It was the 1950s when rock ‘n’ roll was coming into its full upward swing with recording artists like Elvis Presley, Chuck Berry and Little Richard flogging thousands of records left, right and centre. As we know very well by now, fame on this level of rock star worship can have adverse effects. While a number of factors caused Elvis’ eventual downfall into addiction and his subsequent death, the critical overarching pressure was his own fame.
Over the years, we have seen hundreds of rock stars deal with fame perfectly, but also a number who have sadly been ill-equipped to deal with it. Little Richard, the iconic singer of ‘Tutti Frutti’ and ‘Lucille’, was, fortunately, one of this early generation of rock stars who managed to handle his fame well — for the most part.
Richard’s upbringing was particularly tough. In his early teens, he was openly bisexual, and when he was just 15 years of age, his father kicked him out of the house because of his effeminate mannerisms. Against the odds, the musician became the architect of rock ‘n’ roll and introduced Black music to the white mainstream audience of the USA.
By the mid-1950s, Richard was a world-renowned star, and as can be expected with such levels of fame, his confidence grew through the glass ceiling. He didn’t depend on his fans deeming him as the architect of rock ‘n’ roll over the years following his rise to stardom, Richard did a pretty good job of that himself.
Even in 1990, Richard was outspoken about his claim to the throne that was seemingly given to Presley with his title of ‘The King’. “I really feel from the bottom of my heart that I am the inventor [of rock ‘n’ roll]. If there was somebody else, I didn’t know then, didn’t hear them, haven’t heard them. Not even to this day. So I say I’m the architect,” Richard asserted while speaking to Rolling Stone.
What’s interesting to note, though, heading back to the 1950s, is that Richard also had a period when he renounced rock ‘n’ roll as an unholy occupation and temporarily abandoned his role within it. Finding new value in religion also seems to be a common side effect of soaring fame.
Just like Bob Dylan, Cat Stevens, and George Harrison would, later on, Richard suddenly found sanctuary in religion in 1957 after a year and a half of global success.
It was on October 12th, 1957, that Richard made his surprising announcement. The rising cream of rock ‘n’ roll was in Sydney, Australia, performing the fifth date of a two-week tour when he announced out of the blue that he was renouncing the rock lifestyle and instead embracing God.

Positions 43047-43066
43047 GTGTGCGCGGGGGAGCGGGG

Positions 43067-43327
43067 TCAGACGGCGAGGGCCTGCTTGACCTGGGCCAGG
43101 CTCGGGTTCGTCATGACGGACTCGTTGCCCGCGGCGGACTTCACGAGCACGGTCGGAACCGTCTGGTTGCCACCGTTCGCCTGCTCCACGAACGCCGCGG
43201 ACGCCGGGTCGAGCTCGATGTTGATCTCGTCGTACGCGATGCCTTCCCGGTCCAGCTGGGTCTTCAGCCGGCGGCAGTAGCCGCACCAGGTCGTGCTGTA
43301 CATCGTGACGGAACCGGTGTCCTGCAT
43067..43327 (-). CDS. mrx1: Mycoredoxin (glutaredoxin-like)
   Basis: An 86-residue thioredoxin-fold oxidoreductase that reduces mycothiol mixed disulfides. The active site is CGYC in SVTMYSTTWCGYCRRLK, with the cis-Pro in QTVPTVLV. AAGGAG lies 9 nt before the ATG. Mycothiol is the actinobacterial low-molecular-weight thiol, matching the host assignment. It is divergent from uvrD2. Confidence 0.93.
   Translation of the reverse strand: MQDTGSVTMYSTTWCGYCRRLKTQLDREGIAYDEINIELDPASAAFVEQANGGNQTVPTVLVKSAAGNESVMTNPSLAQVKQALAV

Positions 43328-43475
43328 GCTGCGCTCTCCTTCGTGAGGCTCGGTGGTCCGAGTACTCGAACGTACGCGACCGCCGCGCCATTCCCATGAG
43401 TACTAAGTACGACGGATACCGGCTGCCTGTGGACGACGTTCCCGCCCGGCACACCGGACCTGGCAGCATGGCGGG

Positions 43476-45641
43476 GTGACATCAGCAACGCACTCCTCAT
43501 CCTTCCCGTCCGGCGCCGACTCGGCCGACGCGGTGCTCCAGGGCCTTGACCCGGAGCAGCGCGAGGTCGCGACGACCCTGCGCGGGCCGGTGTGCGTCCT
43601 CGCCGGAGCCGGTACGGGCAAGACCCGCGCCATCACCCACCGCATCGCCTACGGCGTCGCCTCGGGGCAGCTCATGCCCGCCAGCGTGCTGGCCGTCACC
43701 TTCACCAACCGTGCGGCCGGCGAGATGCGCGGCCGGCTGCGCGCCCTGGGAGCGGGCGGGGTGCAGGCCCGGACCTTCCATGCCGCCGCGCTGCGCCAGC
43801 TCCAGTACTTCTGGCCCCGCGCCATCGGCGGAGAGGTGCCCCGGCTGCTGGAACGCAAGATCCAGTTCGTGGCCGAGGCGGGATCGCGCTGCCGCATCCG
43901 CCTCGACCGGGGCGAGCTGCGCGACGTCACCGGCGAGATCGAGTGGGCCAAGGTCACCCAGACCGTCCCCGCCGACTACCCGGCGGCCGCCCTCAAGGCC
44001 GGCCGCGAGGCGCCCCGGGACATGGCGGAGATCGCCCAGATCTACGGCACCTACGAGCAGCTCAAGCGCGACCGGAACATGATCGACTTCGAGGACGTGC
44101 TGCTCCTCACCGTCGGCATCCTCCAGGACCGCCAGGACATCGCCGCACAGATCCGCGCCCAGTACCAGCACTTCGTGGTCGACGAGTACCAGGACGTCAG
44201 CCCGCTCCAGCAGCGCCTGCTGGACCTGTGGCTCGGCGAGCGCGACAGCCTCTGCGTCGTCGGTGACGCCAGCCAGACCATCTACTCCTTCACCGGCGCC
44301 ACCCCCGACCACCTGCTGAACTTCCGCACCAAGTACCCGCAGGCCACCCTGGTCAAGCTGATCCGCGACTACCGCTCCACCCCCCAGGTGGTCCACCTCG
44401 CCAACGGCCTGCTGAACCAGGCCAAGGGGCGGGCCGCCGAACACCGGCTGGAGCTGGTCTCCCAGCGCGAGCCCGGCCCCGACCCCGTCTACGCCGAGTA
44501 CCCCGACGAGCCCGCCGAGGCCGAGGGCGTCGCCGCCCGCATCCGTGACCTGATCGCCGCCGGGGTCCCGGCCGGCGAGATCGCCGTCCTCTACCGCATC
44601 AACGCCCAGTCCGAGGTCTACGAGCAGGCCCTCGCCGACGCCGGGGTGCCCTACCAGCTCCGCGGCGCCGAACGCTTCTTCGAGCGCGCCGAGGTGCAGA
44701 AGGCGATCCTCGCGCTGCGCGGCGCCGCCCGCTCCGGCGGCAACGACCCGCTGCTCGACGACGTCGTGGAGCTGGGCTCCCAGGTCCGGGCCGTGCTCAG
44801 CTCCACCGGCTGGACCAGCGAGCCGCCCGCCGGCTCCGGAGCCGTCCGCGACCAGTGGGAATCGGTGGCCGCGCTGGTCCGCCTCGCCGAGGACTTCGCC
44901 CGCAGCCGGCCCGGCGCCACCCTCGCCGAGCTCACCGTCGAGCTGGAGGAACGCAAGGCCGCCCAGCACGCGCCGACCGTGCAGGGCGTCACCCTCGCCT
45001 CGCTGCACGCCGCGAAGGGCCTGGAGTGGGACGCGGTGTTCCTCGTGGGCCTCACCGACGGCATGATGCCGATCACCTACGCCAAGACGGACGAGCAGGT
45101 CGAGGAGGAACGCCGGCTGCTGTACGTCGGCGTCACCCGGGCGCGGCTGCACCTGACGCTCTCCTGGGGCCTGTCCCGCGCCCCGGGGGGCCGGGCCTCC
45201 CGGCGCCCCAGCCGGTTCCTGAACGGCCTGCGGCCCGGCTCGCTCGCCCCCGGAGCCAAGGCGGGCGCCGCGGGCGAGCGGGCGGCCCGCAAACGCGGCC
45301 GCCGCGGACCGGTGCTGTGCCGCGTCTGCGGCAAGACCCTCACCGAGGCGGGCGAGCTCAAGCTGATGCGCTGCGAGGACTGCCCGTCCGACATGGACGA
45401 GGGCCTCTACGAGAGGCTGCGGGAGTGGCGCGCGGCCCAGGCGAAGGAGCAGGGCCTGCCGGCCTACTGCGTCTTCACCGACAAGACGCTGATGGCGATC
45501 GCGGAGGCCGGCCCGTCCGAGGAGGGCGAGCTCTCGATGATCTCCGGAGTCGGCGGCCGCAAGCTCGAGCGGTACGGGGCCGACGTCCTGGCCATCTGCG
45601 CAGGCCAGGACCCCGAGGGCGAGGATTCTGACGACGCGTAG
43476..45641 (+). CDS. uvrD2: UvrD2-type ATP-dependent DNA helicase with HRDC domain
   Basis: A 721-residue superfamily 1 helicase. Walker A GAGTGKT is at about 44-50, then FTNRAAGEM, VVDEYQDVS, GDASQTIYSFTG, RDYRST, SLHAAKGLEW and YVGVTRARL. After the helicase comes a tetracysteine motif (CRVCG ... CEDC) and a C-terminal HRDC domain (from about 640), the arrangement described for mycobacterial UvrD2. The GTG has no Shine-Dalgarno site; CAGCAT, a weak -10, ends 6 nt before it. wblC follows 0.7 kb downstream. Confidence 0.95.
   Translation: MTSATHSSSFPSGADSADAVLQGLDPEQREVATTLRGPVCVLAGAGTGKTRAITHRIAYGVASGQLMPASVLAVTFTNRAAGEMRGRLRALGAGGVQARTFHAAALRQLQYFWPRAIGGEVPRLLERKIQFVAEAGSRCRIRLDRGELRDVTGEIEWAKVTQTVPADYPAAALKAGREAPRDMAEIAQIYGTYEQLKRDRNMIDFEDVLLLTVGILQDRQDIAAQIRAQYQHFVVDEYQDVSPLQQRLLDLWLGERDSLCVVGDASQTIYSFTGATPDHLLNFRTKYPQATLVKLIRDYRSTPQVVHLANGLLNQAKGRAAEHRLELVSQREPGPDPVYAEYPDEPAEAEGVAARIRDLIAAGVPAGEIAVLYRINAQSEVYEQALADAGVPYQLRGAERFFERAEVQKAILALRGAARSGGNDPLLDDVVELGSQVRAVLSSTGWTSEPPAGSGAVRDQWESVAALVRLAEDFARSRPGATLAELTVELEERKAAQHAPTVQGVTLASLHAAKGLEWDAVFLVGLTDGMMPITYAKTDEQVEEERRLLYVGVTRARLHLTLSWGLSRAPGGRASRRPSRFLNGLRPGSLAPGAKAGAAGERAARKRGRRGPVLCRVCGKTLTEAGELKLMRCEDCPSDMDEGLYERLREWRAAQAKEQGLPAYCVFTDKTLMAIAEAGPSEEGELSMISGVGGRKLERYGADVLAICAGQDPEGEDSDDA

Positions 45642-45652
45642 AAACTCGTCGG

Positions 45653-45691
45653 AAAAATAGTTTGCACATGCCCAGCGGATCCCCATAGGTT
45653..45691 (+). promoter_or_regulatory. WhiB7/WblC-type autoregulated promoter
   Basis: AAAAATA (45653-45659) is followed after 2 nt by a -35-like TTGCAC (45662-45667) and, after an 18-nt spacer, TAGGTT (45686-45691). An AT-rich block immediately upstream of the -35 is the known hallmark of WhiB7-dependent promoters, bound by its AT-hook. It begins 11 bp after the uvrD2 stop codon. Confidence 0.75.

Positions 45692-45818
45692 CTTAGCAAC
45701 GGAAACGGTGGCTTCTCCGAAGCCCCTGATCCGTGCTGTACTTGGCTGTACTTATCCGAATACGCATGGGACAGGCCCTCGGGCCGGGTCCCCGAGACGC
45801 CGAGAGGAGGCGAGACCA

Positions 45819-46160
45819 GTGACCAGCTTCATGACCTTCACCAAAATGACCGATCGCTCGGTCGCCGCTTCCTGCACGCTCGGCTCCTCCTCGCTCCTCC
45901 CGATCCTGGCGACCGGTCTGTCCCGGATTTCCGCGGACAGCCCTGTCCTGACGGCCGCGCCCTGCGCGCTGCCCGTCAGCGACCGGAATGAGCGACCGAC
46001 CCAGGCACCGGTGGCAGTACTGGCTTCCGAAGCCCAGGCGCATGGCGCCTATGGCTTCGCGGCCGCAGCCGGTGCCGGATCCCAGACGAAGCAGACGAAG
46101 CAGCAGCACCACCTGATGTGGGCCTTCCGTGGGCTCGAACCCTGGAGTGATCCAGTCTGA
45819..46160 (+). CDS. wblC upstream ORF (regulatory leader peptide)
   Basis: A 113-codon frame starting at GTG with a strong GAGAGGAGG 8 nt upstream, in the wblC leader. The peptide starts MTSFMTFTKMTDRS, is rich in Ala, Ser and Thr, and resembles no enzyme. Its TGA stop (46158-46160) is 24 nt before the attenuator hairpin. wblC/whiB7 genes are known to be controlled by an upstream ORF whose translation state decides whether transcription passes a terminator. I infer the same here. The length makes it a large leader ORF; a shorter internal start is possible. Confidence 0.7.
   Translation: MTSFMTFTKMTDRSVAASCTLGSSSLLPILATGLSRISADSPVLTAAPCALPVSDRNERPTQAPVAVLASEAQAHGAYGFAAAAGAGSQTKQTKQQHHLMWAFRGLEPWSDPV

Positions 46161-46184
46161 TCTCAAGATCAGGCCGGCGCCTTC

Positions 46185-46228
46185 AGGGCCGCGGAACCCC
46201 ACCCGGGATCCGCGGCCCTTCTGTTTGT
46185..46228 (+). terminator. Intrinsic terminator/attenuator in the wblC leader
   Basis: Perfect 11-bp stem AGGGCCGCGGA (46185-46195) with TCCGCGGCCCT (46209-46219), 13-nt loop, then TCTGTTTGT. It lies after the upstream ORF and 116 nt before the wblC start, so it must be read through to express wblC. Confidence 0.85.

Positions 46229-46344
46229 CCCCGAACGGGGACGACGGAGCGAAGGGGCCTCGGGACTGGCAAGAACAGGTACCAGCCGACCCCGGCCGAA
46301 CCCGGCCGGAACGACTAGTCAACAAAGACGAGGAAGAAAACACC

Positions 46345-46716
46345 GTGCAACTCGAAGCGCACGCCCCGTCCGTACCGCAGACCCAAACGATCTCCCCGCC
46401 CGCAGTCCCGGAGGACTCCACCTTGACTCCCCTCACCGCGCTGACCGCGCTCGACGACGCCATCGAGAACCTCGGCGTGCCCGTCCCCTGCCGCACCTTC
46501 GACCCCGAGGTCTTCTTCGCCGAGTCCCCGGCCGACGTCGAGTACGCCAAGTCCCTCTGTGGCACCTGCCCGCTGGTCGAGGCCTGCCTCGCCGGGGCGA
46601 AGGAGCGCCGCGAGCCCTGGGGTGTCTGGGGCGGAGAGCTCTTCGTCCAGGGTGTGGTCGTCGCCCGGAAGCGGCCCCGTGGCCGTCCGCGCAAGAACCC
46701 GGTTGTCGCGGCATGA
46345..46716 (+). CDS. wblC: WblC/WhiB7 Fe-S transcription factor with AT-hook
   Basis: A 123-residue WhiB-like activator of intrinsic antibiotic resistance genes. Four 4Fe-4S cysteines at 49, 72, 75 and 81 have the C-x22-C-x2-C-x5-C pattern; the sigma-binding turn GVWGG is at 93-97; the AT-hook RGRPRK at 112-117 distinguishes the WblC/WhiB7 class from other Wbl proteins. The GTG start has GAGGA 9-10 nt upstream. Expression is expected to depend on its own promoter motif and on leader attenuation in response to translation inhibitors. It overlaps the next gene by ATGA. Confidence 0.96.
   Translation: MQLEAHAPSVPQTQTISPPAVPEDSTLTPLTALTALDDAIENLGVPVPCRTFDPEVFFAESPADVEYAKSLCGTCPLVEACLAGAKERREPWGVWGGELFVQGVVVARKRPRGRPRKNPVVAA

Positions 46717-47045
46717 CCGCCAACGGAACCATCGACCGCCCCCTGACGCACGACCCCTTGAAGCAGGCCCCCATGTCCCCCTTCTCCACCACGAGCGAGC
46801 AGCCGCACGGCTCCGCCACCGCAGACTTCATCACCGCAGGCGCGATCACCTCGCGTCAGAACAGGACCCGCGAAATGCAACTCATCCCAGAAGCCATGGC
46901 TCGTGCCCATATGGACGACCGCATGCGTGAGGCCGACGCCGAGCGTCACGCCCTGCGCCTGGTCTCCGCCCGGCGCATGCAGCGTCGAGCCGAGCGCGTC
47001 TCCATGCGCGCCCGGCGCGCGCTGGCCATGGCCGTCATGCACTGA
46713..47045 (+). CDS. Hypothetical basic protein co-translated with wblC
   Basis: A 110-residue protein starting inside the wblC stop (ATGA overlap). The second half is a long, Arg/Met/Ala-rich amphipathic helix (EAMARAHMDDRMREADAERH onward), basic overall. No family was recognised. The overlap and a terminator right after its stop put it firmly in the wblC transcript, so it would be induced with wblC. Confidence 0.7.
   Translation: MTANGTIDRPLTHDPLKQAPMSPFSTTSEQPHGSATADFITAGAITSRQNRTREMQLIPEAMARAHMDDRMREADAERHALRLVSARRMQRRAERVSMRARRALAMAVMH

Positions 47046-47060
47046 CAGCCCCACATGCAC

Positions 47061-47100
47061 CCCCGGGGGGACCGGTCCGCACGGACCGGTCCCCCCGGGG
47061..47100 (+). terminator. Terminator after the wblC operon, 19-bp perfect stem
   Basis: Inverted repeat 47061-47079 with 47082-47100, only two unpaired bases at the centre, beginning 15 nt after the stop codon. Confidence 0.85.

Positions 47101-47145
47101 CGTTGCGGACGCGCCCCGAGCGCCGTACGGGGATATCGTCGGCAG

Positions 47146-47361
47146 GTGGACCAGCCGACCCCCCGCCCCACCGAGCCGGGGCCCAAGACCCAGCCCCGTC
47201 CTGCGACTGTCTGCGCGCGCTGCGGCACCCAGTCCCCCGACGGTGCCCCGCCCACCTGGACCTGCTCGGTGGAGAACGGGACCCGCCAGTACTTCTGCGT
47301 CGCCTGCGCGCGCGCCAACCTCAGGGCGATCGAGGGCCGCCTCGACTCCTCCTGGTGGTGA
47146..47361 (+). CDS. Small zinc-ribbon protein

Richard purportedly told the crowd: “If you want to live with the Lord, you can’t rock ’n’ roll too. God doesn’t like it.” He continued, explaining that he had dreamed about his own damnation after praying to God when one of the engines on a plane in which he was flying caught fire. Legend has it that around this time, the unhinged rocker threw four diamond rings (valued at $8000) into Sydney’s Hunter River.
Upon his return to the US the following day, Richard’s record label tried to keep his unexpected announcement quiet. The label organised a final eight-song recording session before he entered theological college to vindicate his assumed damnation.
While attending college, Richard’s recent recordings were still hitting the charts on both sides of the Atlantic, boosting his rock ‘n’ roll profile to dizzier heights. Towards the end of 1957 and the start of ‘58, Richard’s singles ‘Keep A Knockin’ and ‘Good Golly Miss Molly’, in particular, had become comfortable in the higher reaches of the charts.
For the remainder of the decade, Richard maintained his rock ‘n’ roll status, thanks to the ongoing releases of previously recorded singles, including ‘Ooh! My Soul’, ‘Baby Face’, and ‘Kansas City’. However, all the while, the God-fearing convert was in the process of becoming the Rev. Little Richard and started recording gospel songs in the early 1960s alongside Quincy Jones.
In 1962, after five years of religious sanctuary, Richard seemed to have forgotten about his eureka moment in Sydney and began to welcome rock music back into his life. This too was the year that Richard started to form a close friendship with The Beatles after playing with them at the Star Club in Hamburg. Five years, to the day, after his renouncement of the life that made him famous, Richard was playing the Tower Ballroom, New Brighton, near Liverpool, alongside The Beatles and from this point forward, the previous five years seemed like a strange dream.